The Knicks Fix: No Tanks, Says Lottery History

At the end of the 2008-09 season, after the Knicks had already been eliminated from playoff contention, the team won three of their final six games of the season. It brought Mike D’Antoni’s record in his first season as Knicks coach to 32-50. Meanwhile, in the Bay Area, the Golden State Warriors won four of their last eight to finish 29-53.

Later that June, the Knicks waited with the eighth overall pick, poised to select Steph Curry. They missed him by one pick.

By three wins.

Looking back with crystal ball hindsight, it’s easy to say former team president Donnie Walsh should have ordered D’Antoni to lay down in those final six games. It’s situations like this that encourage the idea of tanking.

But, actually, history tells us otherwise.

Before we get to the numbers that explain why playing for lottery position isn’t a successful strategy, let’s first address the reality of the situation that many fans overlook: Coaches and players aren’t interested in losing games just for the chance they might land a higher draft pick.

“You’re asking the wrong person about that,” Derek Fisher said at practice on Tuesday, before his 6-36 Knicks take on the 8-33 Philadelphia 76ers on Wednesday night.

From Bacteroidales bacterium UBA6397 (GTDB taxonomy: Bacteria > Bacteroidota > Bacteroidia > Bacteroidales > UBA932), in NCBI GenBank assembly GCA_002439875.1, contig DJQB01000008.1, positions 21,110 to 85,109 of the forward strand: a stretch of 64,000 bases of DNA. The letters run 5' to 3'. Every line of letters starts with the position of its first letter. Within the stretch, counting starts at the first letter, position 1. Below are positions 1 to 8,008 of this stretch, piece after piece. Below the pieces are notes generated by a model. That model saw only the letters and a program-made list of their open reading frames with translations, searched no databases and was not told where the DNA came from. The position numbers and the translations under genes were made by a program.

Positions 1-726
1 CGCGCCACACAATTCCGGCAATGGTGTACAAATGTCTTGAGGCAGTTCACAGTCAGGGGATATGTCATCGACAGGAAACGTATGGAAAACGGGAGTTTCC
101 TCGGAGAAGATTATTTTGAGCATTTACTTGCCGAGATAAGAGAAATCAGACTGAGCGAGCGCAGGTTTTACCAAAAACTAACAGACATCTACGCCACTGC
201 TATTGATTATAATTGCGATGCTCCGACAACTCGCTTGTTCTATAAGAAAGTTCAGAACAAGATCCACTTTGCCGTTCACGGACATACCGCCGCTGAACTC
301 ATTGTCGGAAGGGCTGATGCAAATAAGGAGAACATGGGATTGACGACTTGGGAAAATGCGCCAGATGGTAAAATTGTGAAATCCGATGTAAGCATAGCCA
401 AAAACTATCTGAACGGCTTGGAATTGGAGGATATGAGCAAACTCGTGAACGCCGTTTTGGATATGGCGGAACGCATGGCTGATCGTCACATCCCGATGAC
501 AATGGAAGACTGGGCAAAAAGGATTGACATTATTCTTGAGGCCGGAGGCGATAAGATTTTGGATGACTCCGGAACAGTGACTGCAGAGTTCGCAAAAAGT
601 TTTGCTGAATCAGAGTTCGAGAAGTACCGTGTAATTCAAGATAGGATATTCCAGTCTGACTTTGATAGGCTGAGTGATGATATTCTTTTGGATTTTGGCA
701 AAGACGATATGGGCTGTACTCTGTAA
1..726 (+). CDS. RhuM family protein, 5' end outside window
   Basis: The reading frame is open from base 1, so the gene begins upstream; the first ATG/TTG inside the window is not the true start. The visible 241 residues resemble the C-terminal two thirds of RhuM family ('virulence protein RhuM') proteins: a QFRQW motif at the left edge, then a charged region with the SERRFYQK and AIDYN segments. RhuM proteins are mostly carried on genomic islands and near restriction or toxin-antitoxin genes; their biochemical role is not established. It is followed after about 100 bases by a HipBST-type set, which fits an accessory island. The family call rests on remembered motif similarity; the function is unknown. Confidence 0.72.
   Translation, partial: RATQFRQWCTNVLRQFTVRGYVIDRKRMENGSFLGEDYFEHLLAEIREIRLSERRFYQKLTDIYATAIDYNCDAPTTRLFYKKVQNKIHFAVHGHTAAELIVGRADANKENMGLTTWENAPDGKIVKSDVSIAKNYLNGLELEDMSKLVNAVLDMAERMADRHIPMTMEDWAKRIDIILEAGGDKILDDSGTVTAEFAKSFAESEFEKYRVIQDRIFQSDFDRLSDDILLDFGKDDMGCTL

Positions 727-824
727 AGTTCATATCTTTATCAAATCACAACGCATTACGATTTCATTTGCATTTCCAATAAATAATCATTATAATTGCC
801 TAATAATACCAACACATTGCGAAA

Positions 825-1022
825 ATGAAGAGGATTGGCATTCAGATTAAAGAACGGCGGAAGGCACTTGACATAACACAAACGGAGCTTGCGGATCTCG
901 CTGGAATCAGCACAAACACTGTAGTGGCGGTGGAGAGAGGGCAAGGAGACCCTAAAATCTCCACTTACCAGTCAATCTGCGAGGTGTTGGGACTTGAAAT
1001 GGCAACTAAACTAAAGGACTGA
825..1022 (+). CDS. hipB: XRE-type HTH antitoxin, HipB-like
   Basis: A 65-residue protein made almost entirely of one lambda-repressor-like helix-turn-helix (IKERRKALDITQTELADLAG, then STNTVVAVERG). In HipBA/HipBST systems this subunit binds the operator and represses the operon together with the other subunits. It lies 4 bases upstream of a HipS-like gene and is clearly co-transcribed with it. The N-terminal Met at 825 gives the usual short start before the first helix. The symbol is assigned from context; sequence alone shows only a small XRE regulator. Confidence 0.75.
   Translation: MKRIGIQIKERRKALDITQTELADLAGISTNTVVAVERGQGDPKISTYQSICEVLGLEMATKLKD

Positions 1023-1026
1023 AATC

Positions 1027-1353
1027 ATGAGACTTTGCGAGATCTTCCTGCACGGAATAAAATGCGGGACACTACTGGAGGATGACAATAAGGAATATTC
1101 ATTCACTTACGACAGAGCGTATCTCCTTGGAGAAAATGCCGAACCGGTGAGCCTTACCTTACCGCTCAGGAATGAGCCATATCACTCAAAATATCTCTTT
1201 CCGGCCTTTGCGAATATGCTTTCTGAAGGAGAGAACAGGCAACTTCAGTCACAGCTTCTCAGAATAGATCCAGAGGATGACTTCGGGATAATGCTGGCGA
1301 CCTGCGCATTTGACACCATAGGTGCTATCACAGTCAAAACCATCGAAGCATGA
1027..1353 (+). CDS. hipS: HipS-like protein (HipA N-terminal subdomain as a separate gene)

“There’s no interest in thinking about which pick we might get based on the way the ping-pong bounces when we play Philadelphia. There’s just no correlation, in my mind. Maybe some people see it differently.”

All people, if they saw the numbers we’re about to show you, would see it logically: Tanking rarely pays off.

Consider that in 25 years of the draft lottery using the weighted system (not the envelopes-in-a-hopper thing from the late 1980s), only three times has the team with the worst record in the league come away with the No. 1 overall pick. So despite having the best chance to win it (25 percent), only 12 percent of the time it has worked out. And one came in the very first year of the weighted lottery system, 1990, when the Nets (17-65) won the lottery drawing and selected Derrick Coleman from Syracuse with the pick.

The only other times the team with the worst record won the lottery came in consecutive years: In 2003, the Cavaliers finished 17-65 and landed LeBron James, and in 2004, the Magic went 21-61 and selected Dwight Howard.

So where is the “lucky” spot? That would be third-worst. Teams that finished with the third-worst record in the NBA have won the lottery six times, the most of any spot in the lottery drawing since 1990. That spot has a 15.6 percent chance to win and has won it 24 percent of the time.

And the fifth spot, with just an 8.8 percent chance to win, is the second-most frequent winner, with five. Second-worst has won it four times.

So I guess you could say if you aren’t going to be a playoff team, it does pay to be among the worst. Just not the absolute worst.

With six wins at the halfway point of the season, the Knicks are on pace for a franchise-low win total. Never in the history of the team have they failed to reach at least 21 wins in a season. But this year, it’s quite possible.